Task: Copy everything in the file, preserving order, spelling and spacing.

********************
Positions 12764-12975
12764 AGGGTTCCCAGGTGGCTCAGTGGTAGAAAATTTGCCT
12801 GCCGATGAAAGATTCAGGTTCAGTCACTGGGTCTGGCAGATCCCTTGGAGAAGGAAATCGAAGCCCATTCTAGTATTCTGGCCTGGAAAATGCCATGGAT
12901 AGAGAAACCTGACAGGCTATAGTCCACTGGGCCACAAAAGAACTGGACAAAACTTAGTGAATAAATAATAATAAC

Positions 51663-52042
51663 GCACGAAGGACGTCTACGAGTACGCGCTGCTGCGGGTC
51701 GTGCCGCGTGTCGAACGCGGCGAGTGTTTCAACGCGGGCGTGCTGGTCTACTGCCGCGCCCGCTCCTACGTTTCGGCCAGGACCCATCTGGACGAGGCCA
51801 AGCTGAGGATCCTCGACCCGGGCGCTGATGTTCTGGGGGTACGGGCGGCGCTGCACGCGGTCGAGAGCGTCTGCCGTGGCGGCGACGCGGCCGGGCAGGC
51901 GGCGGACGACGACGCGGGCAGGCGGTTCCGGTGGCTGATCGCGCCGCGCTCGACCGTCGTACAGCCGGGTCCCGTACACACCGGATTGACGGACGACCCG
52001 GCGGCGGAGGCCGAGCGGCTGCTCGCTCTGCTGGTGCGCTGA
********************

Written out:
Positions 12764-12975
12764 AGGGTTCCCAGGTGGCTCAGTGGTAGAAAATTTGCCT
12801 GCCGATGAAAGATTCAGGTTCAGTCACTGGGTCTGGCAGATCCCTTGGAGAAGGAAATCGAAGCCCATTCTAGTATTCTGGCCTGGAAAATGCCATGGAT
12901 AGAGAAACCTGACAGGCTATAGTCCACTGGGCCACAAAAGAACTGGACAAAACTTAGTGAATAAATAATAATAAC

Positions 51663-52042
51663 GCACGAAGGACGTCTACGAGTACGCGCTGCTGCGGGTC
51701 GTGCCGCGTGTCGAACGCGGCGAGTGTTTCAACGCGGGCGTGCTGGTCTACTGCCGCGCCCGCTCCTACGTTTCGGCCAGGACCCATCTGGACGAGGCCA
51801 AGCTGAGGATCCTCGACCCGGGCGCTGATGTTCTGGGGGTACGGGCGGCGCTGCACGCGGTCGAGAGCGTCTGCCGTGGCGGCGACGCGGCCGGGCAGGC
51901 GGCGGACGACGACGCGGGCAGGCGGTTCCGGTGGCTGATCGCGCCGCGCTCGACCGTCGTACAGCCGGGTCCCGTACACACCGGATTGACGGACGACCCG
52001 GCGGCGGAGGCCGAGCGGCTGCTCGCTCTGCTGGTGCGCTGA